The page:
Introducing curcumin biosynthesis in Arabidopsis enhances lignocellulosic biomass processing (Nature Plants)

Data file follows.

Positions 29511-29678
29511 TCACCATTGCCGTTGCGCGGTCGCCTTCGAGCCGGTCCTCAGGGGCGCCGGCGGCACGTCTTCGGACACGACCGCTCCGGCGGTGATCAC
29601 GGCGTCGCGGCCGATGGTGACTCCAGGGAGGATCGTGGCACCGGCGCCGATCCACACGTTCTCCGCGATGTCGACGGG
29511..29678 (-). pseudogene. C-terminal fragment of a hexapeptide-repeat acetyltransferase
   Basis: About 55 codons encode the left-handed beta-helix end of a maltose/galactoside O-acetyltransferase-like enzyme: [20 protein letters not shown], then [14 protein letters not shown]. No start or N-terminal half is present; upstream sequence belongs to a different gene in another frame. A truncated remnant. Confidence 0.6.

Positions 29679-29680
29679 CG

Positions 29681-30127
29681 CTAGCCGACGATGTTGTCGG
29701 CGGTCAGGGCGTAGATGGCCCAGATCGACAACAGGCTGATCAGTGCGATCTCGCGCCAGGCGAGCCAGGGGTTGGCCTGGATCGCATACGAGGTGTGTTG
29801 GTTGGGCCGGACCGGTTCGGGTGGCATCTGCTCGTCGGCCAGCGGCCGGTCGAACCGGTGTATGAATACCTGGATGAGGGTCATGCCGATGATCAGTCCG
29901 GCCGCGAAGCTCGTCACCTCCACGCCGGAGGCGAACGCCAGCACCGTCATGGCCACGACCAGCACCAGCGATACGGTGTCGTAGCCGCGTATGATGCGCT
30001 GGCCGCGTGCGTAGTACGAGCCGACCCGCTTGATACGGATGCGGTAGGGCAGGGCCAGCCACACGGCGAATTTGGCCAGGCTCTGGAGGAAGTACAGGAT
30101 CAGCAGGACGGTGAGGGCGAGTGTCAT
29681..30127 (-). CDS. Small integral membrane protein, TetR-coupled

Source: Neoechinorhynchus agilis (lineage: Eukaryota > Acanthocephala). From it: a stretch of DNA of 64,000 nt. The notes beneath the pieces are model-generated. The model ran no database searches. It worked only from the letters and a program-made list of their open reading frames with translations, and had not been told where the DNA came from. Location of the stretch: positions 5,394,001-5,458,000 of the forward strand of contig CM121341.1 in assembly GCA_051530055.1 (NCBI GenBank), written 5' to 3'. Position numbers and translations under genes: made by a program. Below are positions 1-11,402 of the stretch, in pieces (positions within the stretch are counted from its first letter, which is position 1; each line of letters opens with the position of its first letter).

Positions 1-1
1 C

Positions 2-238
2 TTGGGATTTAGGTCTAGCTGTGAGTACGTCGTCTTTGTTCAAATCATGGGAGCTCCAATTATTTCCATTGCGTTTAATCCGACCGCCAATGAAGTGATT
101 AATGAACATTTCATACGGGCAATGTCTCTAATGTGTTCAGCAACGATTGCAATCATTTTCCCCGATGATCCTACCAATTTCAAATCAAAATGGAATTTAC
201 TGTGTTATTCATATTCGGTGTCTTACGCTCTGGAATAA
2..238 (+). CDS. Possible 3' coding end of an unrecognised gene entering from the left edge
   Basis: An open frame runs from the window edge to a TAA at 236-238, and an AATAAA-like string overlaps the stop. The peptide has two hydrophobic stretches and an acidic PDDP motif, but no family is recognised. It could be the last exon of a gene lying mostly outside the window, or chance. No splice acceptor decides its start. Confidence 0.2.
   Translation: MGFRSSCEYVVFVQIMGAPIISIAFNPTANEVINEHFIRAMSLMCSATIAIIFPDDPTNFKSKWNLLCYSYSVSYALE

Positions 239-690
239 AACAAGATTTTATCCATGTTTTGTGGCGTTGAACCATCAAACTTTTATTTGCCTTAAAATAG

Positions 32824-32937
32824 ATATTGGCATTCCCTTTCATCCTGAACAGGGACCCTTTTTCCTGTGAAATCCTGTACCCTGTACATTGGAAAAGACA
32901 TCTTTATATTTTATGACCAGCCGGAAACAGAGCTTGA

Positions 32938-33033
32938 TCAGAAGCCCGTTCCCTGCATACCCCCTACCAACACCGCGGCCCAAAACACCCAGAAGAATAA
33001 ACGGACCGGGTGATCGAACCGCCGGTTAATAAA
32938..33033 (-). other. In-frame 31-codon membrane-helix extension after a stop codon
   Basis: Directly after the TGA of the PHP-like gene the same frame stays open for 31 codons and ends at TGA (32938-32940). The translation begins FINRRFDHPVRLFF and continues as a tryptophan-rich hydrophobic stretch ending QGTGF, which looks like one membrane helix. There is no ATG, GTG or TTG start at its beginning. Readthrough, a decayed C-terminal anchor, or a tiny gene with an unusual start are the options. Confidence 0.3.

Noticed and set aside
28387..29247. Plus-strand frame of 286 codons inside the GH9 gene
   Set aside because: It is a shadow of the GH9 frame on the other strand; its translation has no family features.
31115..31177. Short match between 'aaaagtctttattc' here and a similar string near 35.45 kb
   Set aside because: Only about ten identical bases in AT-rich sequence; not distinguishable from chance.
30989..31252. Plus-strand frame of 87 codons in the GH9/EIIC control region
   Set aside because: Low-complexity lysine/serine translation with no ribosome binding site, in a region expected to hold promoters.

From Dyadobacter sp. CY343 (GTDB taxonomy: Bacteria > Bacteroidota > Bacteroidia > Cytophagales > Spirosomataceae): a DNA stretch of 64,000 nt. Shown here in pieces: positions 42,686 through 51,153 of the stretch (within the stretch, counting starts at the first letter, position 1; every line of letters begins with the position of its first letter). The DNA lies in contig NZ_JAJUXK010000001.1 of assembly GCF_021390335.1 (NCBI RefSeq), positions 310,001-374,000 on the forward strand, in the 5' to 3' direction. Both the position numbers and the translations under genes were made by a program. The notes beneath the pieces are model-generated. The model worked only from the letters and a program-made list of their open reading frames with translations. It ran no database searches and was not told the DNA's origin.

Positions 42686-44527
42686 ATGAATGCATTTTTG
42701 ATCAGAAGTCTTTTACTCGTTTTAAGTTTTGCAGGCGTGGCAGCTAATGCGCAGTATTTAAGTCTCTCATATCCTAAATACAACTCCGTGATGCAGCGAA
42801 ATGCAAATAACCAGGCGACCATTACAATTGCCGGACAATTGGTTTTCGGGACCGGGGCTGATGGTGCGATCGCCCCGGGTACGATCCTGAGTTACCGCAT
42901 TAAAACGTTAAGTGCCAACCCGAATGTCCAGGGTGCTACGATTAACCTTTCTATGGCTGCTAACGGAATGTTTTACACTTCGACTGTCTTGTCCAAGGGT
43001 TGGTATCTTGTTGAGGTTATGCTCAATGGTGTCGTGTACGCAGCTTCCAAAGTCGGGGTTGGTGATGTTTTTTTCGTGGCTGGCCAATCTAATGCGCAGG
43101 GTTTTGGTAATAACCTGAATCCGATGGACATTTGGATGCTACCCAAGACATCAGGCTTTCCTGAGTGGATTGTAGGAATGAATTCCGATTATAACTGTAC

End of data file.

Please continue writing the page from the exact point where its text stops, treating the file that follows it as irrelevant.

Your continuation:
Lignin, polymerized from aromatic monolignols, provides strength to cell walls but its resistance to enzymatic degradation thwarts efforts to isolate cellulosic carbohydrates from cell walls for biofuels and other applications. It has been shown that lignin’s properties can be altered by the incorporation of other monomers. Here, Oyarce et al. have introduced genes for the synthesis of curcumin (from turmeric, Curcuma longa), which is structurally similar to the monolignol coniferyl ferulate, into Arabidopsis, and shown that the curcumin is incorporated into the lignin polymer. Curcumin introduces an alkali-labile bond into the lignin, providing a way to more easily remove lignin from plant tissues. The authors show that stem biomass and strength are not affected by the incorporation of curcumin, but that after akalki treatment, glucose release from the engineered plants is significantly increased. (Summary by Mary Williams) Nature Plants 10.1038/s41477-018-0350-3